21. March 24, 2020bean said...

    There is some precedent for the limited number of guns. Maybe not exactly how they implemented it, but there are lots of limitations on armament beyond raw weight. Space, muzzle blast on surrounding equipment, and so on. The way the game implements it is kind of hack-ish, but the problem is very real.

    And keep in mind that the planes you mention are a decade or more away from entering service. We don't have the range for them right now, and it's probably a bad idea to assume we'll fight only in the Med or the North Sea. What if things go sour with Japan?

    The British did use armored flight decks in WWII. I'll draft up a couple of armored 16,000 ton CVLs tonight.

  22. March 24, 2020Alexander said...

    The muzzle blast explanation hadn't occurred to me, but it makes sense - a 3" gun would produce much less than a 4", which lets you place them more freely.

    I take your point about our current aircraft not having the range of those from the '40s, and even later on, we can be more responsive and carry a greater payload if our airfield can move closer to the target. Despite that, I'm still not sure if we're aiming to make carriers our main offensive force by the '40s, or if we expect them instead to support the Battleships, particularly if they are sent to the Pacific. What do you think? Where do land based aircraft fit in?

  23. March 24, 2020bean said...

    From where we are right now, the carrier is definitely a ship to support the fleet, not the main striking arm. 1940 is still 15 years away, and building our fleet for 1940 is going to bite us if we have a war in 1930. Carriers are definitely more important in the Pacific, particularly as land-based aircraft gain in range. But I think a couple of modern carriers, even if they're CVLs, will be helpful for a very long time.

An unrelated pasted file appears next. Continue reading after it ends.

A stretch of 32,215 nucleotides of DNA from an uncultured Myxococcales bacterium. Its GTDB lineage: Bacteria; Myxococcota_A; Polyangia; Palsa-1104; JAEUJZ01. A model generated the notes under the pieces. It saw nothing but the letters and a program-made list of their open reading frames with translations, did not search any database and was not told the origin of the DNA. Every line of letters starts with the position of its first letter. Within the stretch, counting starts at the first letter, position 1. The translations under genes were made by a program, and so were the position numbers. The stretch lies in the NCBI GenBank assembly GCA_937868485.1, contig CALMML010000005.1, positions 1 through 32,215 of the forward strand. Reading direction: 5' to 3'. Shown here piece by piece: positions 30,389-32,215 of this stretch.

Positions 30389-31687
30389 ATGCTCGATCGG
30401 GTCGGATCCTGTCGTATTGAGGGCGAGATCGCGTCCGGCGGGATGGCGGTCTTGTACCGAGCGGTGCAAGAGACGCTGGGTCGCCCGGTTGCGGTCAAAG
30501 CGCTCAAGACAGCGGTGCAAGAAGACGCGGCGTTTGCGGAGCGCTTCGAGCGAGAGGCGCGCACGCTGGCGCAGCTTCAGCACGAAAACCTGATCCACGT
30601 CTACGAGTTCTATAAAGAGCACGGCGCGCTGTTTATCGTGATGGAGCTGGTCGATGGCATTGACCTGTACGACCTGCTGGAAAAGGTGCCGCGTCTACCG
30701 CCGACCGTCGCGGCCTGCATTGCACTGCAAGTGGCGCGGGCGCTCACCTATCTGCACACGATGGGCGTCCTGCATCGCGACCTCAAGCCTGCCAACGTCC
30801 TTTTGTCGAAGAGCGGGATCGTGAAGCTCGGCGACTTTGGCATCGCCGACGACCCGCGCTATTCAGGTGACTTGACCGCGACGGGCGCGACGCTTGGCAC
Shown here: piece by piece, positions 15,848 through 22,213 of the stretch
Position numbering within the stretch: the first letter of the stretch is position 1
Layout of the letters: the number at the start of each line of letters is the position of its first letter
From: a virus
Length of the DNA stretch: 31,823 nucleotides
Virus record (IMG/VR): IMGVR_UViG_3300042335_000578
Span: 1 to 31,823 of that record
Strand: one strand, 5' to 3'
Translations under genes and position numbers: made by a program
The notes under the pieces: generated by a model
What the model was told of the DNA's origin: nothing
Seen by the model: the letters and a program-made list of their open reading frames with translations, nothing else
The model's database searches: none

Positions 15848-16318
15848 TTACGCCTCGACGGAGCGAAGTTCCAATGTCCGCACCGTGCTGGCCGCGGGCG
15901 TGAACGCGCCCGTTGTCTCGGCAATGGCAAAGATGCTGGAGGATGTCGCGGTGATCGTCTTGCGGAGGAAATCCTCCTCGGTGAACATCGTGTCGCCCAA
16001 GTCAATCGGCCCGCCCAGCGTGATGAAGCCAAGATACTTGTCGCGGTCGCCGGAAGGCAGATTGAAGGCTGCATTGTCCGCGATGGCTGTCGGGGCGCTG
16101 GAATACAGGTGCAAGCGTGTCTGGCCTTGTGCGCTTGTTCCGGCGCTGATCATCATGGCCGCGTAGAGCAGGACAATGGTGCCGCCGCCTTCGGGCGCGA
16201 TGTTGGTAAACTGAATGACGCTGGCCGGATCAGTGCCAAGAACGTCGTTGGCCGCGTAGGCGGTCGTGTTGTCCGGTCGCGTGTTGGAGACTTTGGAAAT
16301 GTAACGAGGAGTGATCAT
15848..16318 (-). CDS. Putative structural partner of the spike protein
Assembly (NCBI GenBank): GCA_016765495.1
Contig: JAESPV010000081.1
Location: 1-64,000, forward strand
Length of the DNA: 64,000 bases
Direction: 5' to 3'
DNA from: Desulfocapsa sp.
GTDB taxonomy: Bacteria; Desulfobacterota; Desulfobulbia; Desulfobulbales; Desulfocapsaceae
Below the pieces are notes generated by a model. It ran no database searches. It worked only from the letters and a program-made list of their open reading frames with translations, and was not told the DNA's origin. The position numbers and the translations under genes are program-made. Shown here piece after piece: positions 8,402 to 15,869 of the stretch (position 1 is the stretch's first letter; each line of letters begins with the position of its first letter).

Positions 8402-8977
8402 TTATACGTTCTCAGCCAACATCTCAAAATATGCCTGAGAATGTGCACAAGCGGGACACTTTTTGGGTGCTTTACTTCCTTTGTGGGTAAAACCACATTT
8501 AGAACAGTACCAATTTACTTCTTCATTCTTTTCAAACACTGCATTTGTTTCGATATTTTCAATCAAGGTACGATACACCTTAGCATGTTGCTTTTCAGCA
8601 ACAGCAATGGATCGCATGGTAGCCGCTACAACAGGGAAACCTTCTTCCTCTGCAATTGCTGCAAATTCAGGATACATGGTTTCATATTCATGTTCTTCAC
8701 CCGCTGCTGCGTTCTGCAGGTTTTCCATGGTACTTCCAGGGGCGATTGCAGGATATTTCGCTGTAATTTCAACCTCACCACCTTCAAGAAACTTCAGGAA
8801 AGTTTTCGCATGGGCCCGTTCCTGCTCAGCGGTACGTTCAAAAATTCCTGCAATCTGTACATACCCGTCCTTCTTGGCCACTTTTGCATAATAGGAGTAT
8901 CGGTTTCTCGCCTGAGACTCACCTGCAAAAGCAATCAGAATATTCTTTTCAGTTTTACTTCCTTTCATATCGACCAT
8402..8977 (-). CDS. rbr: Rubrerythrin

24. March 24, 2020bean said...

    I managed to get a 30 kt version of CVL-25-V on 16,000 tons. There's enough margin to get it to 35 planes on a refit if we decide we want it in the CV class. 21-month build time, 2,377/month. So it costs as much as a CA.

  25. March 25, 2020bean said...

    Plan for play:

    Lay down 2 DD and 1 CVL-25-V early on. Begin design work for another BB towards the end of the year when the CAs and CLs commission.

  26. March 25, 2020bean said...

    Well, we are now at war with Germany. Fortunately, Britain is on our side, so we're still in the game, but the first battle (6 capital ships vs 11) didn't go well for us. Hopefully, we can stop messing around in the Baltic now.

  27. March 26, 2020Alexander said...

    So we sent half our modern battlefleet into the Baltic? And we're allied to Britain? I hadn't anticipated that we would let Churchill plan our campaign. Did they all get out again?

  28. March 26, 2020bean said...

    We only lost Coetlogon, in the first 30 seconds when she got torpedoed. But a lot of our ships are going to be in the body shop for a while. And yeah, I'll blame Churchill for this.